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Gravitational waves from binary black hole mergers

Principal Investigator: Prof. Denis Pollney
Institution: Rhodes University
Domain: Astrophysics

Black hole mergers are the most prominent sources of gravitational waves (GW), and have been the subject of much excitement in recent years. In 2015, the first observation of a pair of colliding black holes was observed by the LIGO gravitational wave detector and was the subject of the 2017 Nobel Prize in Physics. Since then, a half dozen other merger events have been recorded delivering a wealth of information about these object to astrophysicists.

The Rhodes Mathematics Department is part of an international collaboration developing, running, and interpreting computer models of black holes in order to better understand their properties and their gravitational wave emissions. There is a great deal of work to be done to understand subtle features of GW signals which may to a new understanding of our classical theory of gravity, including the possibility or modifications to the century old theory of general relativity.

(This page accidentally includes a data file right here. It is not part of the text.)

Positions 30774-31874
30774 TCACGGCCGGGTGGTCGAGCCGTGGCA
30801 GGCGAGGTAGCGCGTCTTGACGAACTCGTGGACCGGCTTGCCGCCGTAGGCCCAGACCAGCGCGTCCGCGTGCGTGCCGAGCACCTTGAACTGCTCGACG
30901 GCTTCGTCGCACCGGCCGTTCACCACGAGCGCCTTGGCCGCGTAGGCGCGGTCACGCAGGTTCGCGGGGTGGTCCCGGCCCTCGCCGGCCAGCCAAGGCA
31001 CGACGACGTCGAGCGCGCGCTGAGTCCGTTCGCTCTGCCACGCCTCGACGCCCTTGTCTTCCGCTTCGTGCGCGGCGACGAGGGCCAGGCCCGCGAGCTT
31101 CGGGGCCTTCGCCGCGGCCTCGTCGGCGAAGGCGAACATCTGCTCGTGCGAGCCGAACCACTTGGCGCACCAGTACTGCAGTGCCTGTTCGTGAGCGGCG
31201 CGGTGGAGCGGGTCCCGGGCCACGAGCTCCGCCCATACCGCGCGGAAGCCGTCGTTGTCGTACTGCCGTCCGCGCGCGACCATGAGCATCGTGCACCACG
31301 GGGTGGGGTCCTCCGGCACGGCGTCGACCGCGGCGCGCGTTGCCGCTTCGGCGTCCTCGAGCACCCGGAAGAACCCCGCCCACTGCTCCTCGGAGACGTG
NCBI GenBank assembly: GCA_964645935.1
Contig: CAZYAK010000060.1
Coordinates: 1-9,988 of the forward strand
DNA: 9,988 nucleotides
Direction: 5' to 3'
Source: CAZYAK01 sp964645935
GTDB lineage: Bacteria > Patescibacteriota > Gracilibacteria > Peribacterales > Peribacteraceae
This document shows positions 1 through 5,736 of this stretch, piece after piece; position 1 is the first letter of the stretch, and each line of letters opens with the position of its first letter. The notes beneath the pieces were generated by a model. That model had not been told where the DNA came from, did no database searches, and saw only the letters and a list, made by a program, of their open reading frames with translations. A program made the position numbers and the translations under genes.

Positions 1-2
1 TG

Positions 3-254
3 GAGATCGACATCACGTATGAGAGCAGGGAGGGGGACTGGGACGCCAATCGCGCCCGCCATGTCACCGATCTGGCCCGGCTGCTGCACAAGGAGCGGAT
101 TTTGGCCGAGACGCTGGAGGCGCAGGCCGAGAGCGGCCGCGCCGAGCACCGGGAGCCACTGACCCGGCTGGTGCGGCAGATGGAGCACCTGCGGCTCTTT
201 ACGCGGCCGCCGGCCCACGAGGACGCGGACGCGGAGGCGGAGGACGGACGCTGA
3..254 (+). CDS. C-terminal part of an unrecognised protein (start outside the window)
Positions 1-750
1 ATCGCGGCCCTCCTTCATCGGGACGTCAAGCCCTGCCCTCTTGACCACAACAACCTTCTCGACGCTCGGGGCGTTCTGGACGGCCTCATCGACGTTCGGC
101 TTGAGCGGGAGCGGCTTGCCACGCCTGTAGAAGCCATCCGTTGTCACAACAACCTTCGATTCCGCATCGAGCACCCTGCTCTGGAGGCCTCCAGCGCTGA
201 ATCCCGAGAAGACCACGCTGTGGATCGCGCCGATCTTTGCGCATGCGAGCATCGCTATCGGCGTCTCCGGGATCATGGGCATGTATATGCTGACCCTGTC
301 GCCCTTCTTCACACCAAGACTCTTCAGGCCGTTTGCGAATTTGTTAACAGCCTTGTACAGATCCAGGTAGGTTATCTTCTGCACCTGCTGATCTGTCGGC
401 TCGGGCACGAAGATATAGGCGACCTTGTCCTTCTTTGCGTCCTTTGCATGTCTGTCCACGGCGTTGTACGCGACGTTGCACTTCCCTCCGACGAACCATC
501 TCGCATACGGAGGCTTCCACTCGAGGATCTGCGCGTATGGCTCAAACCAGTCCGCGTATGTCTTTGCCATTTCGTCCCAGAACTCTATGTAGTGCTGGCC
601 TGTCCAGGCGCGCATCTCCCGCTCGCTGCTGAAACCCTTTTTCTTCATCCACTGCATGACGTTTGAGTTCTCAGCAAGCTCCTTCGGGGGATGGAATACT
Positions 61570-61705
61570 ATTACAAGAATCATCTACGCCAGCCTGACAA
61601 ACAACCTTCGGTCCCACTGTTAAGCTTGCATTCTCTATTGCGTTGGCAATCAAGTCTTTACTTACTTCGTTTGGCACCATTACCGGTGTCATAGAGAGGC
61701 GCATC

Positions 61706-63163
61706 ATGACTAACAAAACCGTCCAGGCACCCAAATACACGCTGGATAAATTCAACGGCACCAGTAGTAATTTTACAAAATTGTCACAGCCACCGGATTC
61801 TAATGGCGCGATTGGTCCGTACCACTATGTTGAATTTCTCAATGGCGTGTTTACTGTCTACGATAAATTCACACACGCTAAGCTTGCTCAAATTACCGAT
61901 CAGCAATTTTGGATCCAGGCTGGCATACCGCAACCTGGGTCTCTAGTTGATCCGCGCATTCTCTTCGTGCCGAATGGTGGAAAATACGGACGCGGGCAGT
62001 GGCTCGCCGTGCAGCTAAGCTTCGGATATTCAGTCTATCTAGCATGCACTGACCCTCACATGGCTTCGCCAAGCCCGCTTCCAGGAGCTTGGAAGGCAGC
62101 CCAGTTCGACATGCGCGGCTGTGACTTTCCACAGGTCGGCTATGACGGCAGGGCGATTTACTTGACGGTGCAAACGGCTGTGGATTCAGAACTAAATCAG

Our group has focussed on studying GWs from systems that may mimic the signatures of binary black holes. Objects called “boson stars” represent a particularly simple form of matter that can yield very similar signals. By characterizing subtle differences between signals generated by these objects we hope to remove an important source of ambiguity and confirming our classical understanding of gravity.

High accuracy demands large computational resources. Expanded fully, the Einstein equations of general relativity involve 20 000 computations at each point within a spacetime. As a result, these simulations are carried out at some of the world’s largest supercomputers, including the one at the CHPC. Our simulation code, developed with collaborators around the world, is contributing to an international effort to understand these systems. And locally developed techniques, including “characteristic matching” — a method of evolving spacetimes without boundaries — are leading to new levels of precision in our ability to model black hole systems.

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